AURORA | Aurora’s two public school districts have worked for the past school year to test every facility that serves students for possible lead contamination in the water. And while the vast majority of faucets and water fountains in both schools were clean, there were a few test results that required action.
Aurora Public Schools and Cherry Creek School district both found a handful of faucets that tested positive for lead above a 15 parts per billion standard that both schools had set for testing, which remains below action levels of 20 ppb set by the Environmental Protection Agency.
While most incidents were not major, one school in Cherry Creek, Creekside Elementary School in Centennial, continued to test for higher levels of lead even after initial repairs, and had to use bottled water until major repairs were finished this year.
APS found two water faucets that were also being used as water fountains in classrooms that tested above the 15 ppb limit, but below the 20 ppb threshold.
Both school districts said, as soon as a test came back higher, the water from to those fixtures was shut off until repairs could be made. Cherry Creek has finished its repairs and APS should have repairs completed well before the start of the new school year.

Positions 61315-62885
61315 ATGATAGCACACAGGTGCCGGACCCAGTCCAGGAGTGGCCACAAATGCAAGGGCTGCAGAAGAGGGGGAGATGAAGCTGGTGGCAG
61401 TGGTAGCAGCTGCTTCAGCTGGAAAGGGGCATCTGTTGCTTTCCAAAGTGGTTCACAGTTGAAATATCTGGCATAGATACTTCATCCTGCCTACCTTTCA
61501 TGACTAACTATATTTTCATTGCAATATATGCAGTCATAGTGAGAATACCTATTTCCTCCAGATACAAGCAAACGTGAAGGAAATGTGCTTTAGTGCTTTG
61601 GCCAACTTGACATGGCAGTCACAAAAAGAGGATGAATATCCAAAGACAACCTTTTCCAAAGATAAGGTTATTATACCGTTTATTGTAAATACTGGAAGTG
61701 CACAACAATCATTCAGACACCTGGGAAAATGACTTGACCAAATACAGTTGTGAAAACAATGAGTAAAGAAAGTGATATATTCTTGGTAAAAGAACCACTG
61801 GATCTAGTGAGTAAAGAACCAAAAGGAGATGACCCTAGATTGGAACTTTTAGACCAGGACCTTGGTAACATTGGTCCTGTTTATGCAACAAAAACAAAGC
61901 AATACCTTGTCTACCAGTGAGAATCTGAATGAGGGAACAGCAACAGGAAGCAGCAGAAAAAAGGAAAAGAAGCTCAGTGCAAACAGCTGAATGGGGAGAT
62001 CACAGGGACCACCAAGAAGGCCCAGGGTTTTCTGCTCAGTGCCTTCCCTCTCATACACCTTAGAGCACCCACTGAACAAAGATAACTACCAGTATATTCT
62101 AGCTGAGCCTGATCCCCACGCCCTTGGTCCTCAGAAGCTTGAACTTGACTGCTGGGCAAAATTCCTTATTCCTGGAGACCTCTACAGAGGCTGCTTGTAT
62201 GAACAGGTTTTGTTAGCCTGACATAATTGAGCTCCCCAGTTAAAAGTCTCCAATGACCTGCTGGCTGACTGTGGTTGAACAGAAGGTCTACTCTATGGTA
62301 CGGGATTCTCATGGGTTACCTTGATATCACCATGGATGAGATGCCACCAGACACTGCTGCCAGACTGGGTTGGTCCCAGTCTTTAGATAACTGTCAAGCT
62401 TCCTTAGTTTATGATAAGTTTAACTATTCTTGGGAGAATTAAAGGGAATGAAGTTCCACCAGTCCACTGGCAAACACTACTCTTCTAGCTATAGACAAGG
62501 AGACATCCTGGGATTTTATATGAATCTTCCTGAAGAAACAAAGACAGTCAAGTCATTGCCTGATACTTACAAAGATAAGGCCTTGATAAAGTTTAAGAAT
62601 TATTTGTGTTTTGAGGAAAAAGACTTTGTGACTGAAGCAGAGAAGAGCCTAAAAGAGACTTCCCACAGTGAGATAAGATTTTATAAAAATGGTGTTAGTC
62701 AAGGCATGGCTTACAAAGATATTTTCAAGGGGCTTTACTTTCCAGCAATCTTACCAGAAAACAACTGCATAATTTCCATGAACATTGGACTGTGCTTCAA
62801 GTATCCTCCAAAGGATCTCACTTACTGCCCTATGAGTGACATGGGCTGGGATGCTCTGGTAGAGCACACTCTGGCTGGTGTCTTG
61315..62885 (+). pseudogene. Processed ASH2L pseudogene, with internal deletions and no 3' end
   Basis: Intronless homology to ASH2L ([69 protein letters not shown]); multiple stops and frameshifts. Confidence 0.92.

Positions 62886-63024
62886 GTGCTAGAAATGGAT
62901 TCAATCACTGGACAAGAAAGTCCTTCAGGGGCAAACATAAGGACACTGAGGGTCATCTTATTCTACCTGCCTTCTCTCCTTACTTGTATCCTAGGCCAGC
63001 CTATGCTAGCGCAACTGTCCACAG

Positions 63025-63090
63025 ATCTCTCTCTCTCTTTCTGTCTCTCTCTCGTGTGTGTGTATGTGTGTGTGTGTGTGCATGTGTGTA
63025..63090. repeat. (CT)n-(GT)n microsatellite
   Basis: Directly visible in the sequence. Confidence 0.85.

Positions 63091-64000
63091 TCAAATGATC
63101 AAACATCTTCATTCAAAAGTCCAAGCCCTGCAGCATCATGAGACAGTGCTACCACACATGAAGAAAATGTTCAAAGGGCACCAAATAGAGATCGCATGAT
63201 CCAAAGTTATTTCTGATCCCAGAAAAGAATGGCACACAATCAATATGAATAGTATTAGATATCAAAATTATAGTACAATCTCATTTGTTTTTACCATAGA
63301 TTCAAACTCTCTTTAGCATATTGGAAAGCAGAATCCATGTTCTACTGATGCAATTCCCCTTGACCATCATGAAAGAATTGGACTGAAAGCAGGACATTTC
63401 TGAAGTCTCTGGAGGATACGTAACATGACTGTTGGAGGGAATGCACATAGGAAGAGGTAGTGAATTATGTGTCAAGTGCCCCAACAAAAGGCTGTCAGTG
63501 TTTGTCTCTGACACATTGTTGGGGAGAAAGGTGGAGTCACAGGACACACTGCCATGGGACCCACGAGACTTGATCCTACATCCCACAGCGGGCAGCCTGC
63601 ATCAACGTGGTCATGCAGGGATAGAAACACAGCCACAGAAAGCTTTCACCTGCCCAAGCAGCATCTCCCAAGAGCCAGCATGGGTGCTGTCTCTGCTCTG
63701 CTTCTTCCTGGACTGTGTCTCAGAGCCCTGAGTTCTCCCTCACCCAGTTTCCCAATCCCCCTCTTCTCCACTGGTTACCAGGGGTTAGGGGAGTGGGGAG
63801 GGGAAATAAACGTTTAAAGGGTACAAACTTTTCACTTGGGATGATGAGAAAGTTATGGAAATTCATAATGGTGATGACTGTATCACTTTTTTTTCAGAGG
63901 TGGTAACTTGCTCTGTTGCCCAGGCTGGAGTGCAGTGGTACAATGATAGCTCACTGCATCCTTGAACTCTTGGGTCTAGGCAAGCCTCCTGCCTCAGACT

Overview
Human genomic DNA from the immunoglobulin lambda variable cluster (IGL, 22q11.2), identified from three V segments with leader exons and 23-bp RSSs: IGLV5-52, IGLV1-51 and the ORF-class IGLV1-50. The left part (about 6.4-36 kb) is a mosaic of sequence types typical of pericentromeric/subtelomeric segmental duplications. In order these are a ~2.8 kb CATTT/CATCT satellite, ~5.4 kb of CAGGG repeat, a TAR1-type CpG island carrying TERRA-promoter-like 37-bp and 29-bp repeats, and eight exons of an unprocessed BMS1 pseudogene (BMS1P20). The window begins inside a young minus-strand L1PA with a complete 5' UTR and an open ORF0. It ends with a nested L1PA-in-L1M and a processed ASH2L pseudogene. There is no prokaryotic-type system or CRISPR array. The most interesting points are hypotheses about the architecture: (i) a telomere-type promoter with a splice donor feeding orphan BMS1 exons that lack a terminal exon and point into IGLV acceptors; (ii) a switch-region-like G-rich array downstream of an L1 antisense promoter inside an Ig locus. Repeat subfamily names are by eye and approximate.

“We haven’t had a big issue anywhere. At this point the sample analysis has indicated we have issues with specific fixtures,” said Rita Davis, APS’s environmental compliance manager. “None of the water fountains we tested came back above 15 (ppb).”
Amy Spatz, APS’s director of construction management and support, said while municipalities are required to test for water, testing inside buildings — including schools — isn’t a requirement. But after it became public that Flint, Michigan’s water had been poisoned with lead contamination, an issue that is still ongoing, Spatz said APS wanted to make sure its students were safe.
“We feel like what we were doing was making sure our schools are safe,” she said. “This was a great joint venture with the City of Aurora.
“With an exception for those fixtures that tested a little high, we feel very safe about the water our kids are drinking,” she added. “As we started getting into this, there wasn’t a set protocol for schools to follow. So we developed one with Aurora Water.”
Both school districts said the issues were due to soldering used on faucets installed before 1986, which is when government standards changed on lead use. That was the year Creekside in Centennial was constructed.